Most Americans carry a high debt load. And while we like to think of it as “good debt”, the truth is, if it keeps you from achieving your goals, it’s probably not all that good. Most debt falls under consumer debt, which would include your credit cards, store credit, car loans, boats, etc. Your house payment usually falls under a different category because it’s an asset that can be sold. Additionally, it usually gains in value unless you bought in a bubble. With that said, most people think they need to have debt until they die and nothing could be further from the truth. Getting out of debt takes a plan, and here are some tips to help you get there and stay there.
Start an Emergency Savings Account
Before you go full throttle to tackle your credit cards, you need some sort of emergency fund or savings account. Some experts recommend starting at $1,000 as a minimum, but you could carry as much as $5,000 or more in your emergency fund. It depends on the types of emergencies you expect, whether it’s car trouble, medical needs, last-minute airline tickets, etc. Emergencies happen and it’s best to have a plan—and finances—for when it happens.
Plan For Medical Emergencies
One medical emergency can put you into debt for a long time. This is especially true if you have a high deductible plan with a lot of restrictions. Use your company’s HSA and FSA to set aside money from every paycheck tax free. Additionally, pay for medical tests out of pocket through affordable health screening companies where the pricing is transparent. There is nothing worse than finding out the cost after the test is done.
List Your Debts
Here’s the hard part. You’re going to need to know exactly how much debt you have. Don’t hold back. List it all, even if you think it’s “good”. You want to list who holds the debt, what the payoff balance of the debt is, and what the interest rate is. List them all. Then create two lists from that. One list can be a list that orders the debts from largest to smallest, regardless of the interest rates. The other list can be ordered based on the lowest interest rate to the highest.
These lists help you decide how you want to tackle paying them off. Some experts recommend starting with the lowest balance first so you can gain momentum. Once you pay off a couple of small debts, they theorize you’ll be more likely to stay committed to paying off your debts. The other method is based on math. Pay off the high interest debts first, and you’ll spend less in the long run.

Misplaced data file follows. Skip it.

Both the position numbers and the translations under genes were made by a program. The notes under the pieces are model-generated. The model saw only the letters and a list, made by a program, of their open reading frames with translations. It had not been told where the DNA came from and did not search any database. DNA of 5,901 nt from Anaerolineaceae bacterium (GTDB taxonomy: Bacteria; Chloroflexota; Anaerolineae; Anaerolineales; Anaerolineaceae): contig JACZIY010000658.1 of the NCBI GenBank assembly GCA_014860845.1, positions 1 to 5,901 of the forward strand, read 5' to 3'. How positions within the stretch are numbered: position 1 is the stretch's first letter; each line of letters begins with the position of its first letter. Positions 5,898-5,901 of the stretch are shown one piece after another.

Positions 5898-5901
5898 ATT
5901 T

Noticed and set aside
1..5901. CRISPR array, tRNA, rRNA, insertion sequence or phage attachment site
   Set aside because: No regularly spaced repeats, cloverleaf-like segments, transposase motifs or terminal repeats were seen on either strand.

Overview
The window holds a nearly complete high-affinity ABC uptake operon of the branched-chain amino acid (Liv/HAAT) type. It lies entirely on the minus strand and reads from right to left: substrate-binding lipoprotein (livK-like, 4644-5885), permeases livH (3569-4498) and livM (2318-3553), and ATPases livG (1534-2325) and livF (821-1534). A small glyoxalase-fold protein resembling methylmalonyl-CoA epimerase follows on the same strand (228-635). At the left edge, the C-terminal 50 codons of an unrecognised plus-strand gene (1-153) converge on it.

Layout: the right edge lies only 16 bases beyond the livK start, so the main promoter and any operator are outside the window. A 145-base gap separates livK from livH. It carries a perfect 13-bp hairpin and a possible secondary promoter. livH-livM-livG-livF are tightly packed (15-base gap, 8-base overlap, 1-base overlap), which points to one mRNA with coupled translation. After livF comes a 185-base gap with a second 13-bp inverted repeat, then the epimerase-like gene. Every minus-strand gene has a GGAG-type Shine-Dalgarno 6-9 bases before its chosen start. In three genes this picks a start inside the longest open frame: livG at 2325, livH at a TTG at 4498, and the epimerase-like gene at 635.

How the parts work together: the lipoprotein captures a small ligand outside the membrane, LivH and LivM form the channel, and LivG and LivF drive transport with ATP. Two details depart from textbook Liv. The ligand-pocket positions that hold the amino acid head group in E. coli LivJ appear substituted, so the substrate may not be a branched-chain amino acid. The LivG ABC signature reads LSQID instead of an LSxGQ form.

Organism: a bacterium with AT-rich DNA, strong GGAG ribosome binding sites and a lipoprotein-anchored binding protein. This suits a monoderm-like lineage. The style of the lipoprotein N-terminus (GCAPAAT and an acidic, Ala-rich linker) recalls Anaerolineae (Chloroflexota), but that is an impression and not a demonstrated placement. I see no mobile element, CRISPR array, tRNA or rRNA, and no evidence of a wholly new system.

Create a Budget
Whether you create a weekly or a monthly budget, it’s important to plan your spending. A budget helps you prioritize the money you have coming in and to set aside enough to pay your bills and necessities and to pay off your debts. A working budget helps you see how much you’re spending in each category and to make adjustments as needed. There are countless budget templates online to help you get started.
Stop Accumulating More Debt
Getting rid of personal debt is challenging, but one of the ways you can help yourself is to stop accumulating more debt. Don’t use the credit cards anymore, stop adding more to the pile. If you’re already struggling under the weight of debt, getting more won’t help. This is where an emergency fund and a good working budget really help. They give you the tools you need for true financial emergencies, so you don’t have to get into more debt. The emergency fund is there so you don’t need the credit cards anymore when something urgent comes up.
Ask For Lower Interest Rates
Call all your debts to see if they can offer lower interest rates. You could also consider a consolidation loan to help lower those rates. The trick here is to close out all the accounts that you consolidate instead of keeping them open. You’ll get yourself into trouble financially if you choose to continue using those accounts after you consolidate them into a different loan. Lower interest rates can help you with lower payments or getting the benefit of helping your current payment amount go further. Creating these habits are important to helping you stay out of debt long-term.